Good value: > 75%
Score distribution

The compliance at 60 fps uses the same calculation as the compliance at 120 fps, except it uses data from the fast GTG sequence at 60 fps with the recommended overdrive setting. This result is important for playing games at 60 fps, like from console games, and it also helps you determine how well a monitor performs at 60 fps compared to other displays. That said, most monitors have their best compliance at 60 fps, as there's usually enough frame time (16.67 ms) for a pixel to make its full color transition.

Additional Information

Effect On Motion

To measure how well a monitor handles motion, we look at how quickly and effectively a pixel can transition from one color to another. We can then categorize and interpret that data to help us better understand different aspects of the overall pixel transition. Two of the most important aspects of a monitor's performance regarding motion are the total response time and the amount of overshoot. The total response time is the time it takes for a monitor to make a full color transition, and overshoot is the amount it goes past its target RGB level before making that full transition. Each of these is measured in time, whereas refresh rate compliance sees how much of the full transition the monitor can make in a certain time frame and is measured as a percentage and not time.

Response time and overshoot can also be translated into Cumulative Absolute Deviation (CAD), a single metric to identify how much blur there is behind fast-moving objects. CAD is one of the more important aspects of motion handling, but there are alternative ways to measure and present motion, one of which is refresh rate compliance. It's different from CAD because we want to know if the monitor is taking advantage of high frame rates and effectively making full pixel transitions. Ultimately, refresh rate compliance and CAD are related to each other, and both impact your gaming experience in terms of motion.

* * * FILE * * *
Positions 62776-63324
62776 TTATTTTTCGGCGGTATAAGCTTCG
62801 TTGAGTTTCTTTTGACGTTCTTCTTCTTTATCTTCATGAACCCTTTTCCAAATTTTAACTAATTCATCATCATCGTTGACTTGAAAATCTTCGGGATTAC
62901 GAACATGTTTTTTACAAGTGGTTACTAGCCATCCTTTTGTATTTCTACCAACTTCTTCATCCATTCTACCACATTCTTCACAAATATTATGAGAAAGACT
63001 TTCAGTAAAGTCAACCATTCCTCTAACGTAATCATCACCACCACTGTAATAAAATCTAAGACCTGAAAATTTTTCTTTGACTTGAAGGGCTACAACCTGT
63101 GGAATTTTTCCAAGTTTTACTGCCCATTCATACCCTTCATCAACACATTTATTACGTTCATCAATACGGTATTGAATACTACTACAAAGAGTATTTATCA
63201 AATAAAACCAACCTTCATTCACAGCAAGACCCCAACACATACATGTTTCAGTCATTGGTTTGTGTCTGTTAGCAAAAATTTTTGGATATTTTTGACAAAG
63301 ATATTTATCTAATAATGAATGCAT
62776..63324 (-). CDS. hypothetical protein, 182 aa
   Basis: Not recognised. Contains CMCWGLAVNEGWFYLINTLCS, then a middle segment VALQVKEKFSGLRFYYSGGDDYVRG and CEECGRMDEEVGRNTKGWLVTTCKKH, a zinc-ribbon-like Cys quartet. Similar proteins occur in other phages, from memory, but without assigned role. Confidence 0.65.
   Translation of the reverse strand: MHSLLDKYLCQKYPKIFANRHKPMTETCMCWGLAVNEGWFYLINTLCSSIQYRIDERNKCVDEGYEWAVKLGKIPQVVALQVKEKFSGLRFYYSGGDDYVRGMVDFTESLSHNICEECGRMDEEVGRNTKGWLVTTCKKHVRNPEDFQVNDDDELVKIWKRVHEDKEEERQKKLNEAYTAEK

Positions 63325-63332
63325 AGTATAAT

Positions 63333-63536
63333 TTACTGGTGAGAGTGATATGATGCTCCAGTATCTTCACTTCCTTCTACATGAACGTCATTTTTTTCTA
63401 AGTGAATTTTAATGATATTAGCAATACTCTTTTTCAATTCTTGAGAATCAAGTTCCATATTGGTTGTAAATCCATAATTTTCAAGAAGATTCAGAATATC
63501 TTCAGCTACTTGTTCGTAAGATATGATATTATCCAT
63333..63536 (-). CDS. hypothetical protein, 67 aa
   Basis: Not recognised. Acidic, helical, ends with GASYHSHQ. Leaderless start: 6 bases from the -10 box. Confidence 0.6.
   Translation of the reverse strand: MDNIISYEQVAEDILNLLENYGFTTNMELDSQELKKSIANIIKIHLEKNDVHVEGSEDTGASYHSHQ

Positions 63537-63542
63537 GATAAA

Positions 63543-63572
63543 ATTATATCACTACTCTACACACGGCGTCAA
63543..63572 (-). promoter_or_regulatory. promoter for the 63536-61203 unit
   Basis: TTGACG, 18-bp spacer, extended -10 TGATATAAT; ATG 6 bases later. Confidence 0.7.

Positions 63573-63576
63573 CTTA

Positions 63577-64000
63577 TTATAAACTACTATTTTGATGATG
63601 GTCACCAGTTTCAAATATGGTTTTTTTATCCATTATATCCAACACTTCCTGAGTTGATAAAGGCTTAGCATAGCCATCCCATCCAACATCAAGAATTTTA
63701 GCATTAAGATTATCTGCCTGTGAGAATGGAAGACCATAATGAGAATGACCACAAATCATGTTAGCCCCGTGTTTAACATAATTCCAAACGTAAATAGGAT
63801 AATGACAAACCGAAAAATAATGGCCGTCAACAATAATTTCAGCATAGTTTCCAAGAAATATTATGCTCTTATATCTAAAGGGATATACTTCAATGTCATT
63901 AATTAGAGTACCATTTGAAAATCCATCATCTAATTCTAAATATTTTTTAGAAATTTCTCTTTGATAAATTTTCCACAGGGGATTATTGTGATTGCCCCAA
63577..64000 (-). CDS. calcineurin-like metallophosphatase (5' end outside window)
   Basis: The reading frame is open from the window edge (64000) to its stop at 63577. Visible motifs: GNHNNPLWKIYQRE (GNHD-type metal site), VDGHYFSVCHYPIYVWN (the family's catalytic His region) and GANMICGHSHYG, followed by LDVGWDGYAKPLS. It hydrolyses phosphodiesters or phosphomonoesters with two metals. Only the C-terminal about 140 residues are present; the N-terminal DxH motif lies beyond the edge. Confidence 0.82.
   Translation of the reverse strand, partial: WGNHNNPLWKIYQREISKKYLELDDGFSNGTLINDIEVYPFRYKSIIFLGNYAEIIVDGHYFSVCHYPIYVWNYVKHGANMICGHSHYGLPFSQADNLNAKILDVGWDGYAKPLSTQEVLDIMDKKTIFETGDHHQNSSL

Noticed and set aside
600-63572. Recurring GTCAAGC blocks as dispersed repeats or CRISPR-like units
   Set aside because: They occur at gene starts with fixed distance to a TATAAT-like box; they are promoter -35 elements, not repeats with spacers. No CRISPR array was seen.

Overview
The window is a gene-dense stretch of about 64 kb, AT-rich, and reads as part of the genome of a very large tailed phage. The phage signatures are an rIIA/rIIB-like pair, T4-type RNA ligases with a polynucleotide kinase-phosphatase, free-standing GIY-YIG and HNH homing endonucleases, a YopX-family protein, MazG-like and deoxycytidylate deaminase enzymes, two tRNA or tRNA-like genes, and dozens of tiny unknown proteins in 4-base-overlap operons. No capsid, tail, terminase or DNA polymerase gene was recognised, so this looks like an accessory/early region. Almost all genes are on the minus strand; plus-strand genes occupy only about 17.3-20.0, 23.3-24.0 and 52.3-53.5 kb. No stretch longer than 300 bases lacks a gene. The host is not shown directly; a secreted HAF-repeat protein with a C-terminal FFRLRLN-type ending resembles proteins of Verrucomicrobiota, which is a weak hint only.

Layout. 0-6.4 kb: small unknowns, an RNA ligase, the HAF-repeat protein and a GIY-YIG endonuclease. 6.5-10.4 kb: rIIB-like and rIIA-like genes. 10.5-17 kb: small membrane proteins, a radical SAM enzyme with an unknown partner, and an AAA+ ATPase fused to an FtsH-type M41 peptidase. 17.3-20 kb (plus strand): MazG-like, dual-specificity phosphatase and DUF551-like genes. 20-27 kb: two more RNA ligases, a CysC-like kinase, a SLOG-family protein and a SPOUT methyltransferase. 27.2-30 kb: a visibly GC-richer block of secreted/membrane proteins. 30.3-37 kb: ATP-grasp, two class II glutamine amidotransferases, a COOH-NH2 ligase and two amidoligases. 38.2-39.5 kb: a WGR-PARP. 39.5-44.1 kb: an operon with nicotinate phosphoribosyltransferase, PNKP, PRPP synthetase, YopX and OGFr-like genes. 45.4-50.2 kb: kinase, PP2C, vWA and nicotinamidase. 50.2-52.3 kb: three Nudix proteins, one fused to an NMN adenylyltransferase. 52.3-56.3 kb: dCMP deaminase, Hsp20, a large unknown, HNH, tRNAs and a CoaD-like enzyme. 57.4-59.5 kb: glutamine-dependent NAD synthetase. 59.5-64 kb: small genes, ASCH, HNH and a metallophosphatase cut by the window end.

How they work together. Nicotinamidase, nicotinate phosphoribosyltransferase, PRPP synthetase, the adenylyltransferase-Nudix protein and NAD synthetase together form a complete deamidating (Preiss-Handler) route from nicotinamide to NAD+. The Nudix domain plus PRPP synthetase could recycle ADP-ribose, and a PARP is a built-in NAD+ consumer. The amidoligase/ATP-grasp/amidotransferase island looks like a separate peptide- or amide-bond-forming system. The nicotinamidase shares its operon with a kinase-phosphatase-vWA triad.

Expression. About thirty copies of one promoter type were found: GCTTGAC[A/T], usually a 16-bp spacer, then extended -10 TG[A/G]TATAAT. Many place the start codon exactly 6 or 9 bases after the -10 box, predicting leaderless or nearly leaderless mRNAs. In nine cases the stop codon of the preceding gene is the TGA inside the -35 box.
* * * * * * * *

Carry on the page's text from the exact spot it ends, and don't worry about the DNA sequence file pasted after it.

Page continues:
It's easy to get carried away in all the data of response time, overshoot, CAD, and refresh rate compliance, so a better way to see how this affects motion is by looking at our pursuit photos. Below, you can see photos from two monitors with a 240Hz refresh rate. The Dell monitor on the left is an OLED with a near-instantaneous response time, providing a benchmark of what motion should look like. The HP monitor on the right doesn't have such a fast response time, but CAD is still low enough, and it provides excellent motion handling. That said, you can see more blur on each letter, particularly with R, and the white-and-black pattern on the S isn't as sharp, making it harder to see details.